I only had my arms done for some reason but like you, he had to turn it up so much it was excruciating but yet my thumb would only move on it’s own, not when the guy was attempting to make it do so. He had be lying in all sorts of odd positions in the hope that I could relax something or other and stop my neck twitching on it’s own too.

I hope the results come back soon.

Jacqui

It seems paradoxical in some ways. My left foot had the dial at 18 before I could even feel it and before a twitch (right foot was responsive at 4). There was some discomfort once underway. The tester, troubled by the need to keep turning up the dial put the electrode against her own skin to check it was working properly and there was the sound of a static spark and I thought I saw a puff of smoke whilst she exclaimed “Well its certainly working!” Whole process had me thinking of being connected up to ‘Old Sparkey’ with visions of household lights dimming throughout the neighbourhood, and the bit in Frankenstein where they restore the monster to life with lightening. Dont know the result of my test yet. I have found a couple of reasons for needing a high setting; one is edema in the affected limb which can cause short circuiting and the other is peripheral nerve damage in the affected limb e.g. from diabetes. I assume another reason may be poor positioning and conductance through the electrode if not done skillfully. Have not been able to establish whether MS can also be responsible, but the purpose of the test is actually to detect whether there is interference or blocking of a particular kind of brain wave, characteristic of when a lesion affects signal transmission along one particular side of the spinal cord (cannot remember whether the dorsal or ventral side). Of course there could still be a lesion in the cord on the other side but this test would not detect it. I guess the reason these results can still be reported back as normal even with the high setting, is because once this overcomes the peripheral obstruction, the signalling is able to traverse the cord unimpeded if it does not meet a cord lesion on the relevant side. However, there is the issue of what is causing the peripheral obstruction.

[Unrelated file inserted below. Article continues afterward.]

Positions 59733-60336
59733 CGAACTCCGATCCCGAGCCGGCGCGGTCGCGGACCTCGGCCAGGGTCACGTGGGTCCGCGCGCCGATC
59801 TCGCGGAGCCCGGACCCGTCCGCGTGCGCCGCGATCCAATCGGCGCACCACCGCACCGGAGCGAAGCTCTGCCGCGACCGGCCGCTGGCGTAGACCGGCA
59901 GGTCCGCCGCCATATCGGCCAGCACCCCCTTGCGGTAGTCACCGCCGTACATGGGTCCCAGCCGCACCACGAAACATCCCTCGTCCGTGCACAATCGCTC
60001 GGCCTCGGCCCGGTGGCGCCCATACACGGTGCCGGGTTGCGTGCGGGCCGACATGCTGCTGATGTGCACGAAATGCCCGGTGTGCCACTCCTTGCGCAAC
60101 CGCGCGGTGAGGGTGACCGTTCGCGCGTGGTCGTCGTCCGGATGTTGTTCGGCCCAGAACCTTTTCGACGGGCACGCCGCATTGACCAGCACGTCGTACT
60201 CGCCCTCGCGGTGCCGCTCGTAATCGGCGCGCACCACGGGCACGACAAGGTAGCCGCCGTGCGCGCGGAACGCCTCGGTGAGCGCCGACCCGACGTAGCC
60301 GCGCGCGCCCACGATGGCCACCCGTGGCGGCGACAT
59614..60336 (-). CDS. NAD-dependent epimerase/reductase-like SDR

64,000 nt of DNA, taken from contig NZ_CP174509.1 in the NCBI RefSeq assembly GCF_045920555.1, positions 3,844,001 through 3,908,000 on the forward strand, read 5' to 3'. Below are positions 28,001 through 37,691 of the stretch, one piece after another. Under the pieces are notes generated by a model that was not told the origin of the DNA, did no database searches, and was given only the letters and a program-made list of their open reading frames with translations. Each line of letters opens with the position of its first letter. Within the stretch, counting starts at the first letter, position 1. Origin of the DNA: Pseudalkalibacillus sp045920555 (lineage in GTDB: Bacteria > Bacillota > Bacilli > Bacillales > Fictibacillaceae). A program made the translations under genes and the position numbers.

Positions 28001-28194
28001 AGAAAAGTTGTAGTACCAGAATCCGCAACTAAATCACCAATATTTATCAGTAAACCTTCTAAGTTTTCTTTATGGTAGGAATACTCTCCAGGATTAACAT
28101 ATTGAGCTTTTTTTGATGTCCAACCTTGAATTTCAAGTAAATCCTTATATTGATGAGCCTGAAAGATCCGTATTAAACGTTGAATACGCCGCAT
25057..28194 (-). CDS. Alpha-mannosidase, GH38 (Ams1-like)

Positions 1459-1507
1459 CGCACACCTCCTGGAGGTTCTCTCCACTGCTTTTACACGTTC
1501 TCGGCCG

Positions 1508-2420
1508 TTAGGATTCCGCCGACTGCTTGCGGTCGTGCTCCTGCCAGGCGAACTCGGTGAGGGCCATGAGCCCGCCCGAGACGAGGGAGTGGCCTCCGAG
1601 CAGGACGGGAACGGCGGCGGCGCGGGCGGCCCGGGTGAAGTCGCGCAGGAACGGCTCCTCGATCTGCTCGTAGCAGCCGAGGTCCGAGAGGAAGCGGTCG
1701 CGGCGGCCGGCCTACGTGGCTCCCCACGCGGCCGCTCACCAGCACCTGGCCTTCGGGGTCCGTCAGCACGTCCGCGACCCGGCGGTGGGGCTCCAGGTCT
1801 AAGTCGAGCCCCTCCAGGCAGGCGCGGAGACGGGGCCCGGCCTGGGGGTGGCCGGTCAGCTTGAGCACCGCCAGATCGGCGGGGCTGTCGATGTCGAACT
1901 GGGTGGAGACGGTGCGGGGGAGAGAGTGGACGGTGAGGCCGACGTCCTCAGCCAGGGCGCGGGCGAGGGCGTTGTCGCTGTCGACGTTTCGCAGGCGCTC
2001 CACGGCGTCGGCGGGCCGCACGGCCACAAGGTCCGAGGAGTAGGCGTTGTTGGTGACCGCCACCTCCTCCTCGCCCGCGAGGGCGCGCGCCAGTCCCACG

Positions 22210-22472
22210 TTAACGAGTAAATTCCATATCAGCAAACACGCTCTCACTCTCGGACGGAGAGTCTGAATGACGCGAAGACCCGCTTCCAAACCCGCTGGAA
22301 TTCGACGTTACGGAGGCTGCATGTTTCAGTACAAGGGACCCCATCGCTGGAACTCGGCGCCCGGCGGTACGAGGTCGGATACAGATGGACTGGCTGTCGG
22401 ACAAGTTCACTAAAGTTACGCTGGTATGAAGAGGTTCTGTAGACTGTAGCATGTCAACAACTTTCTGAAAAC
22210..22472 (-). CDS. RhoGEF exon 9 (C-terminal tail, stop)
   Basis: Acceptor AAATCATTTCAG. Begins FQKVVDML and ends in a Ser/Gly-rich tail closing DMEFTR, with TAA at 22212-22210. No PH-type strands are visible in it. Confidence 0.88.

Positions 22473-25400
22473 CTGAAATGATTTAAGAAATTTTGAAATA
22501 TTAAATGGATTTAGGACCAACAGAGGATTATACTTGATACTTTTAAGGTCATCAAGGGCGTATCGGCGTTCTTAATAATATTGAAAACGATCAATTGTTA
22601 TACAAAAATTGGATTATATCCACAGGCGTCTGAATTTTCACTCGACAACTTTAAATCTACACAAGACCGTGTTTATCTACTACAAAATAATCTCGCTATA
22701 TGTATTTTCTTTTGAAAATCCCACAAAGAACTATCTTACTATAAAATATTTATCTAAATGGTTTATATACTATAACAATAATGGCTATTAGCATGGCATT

Thanks Guys,

Mrbbobowen you capture what I failed to be able to express perfectly. I think you have literary alent!

In our modern era of hi-tec it was indeed reminiscent of the frankenstein scene, I can’t help but think that a collection of stories from people such as ourselves should be gathered for all the different tests that one has to go through during diagnosis.

It’s ok reading about the test in a leaflet beforehand but that is purely the mechanics of how the test is done. Personally I would have preferred to know that I might find it difficult. I’m not talking about scare mongering people, just a realistic idea of the variations oh how different people react to the different tests.

Comments appreciated folks, Gill

Ooops Mr Bobowen you have creative literary “talent” I meant to say.

Why thanks Gill (blushing). Agree it is useful to find out about other people’s experiences of these tests. I am curious to hear what other people have heard from their neuro in relation to why it was necessary to resort to much higher voltages than usual, or much higher in relation to that needed to test the other limb. Anybody been given an explanation for this relating to themselves?

Know I am resurrecting really old post but… OMG! Had mine today. Visual a bit dizzy making, wrists quite uncomfortable but the ankle zaps were bad bad bad. He had to crank it up much higher on my left foot as my toes wouldn’t twitch even though I could feel it in my ankle soooo strongly. OH thought I was going to explode. Was writhing about in agony and he did that side for longer too. I also wondered if this points to a problem in my foot itself causing numbness etc rather than central nervous system. Would be really interested if anyone has found out what causes the need for higher cranking. I get that they need to make sure the signal is strong enough but what causes non toe twitching when you know they should be wiggling like crazy??? Cx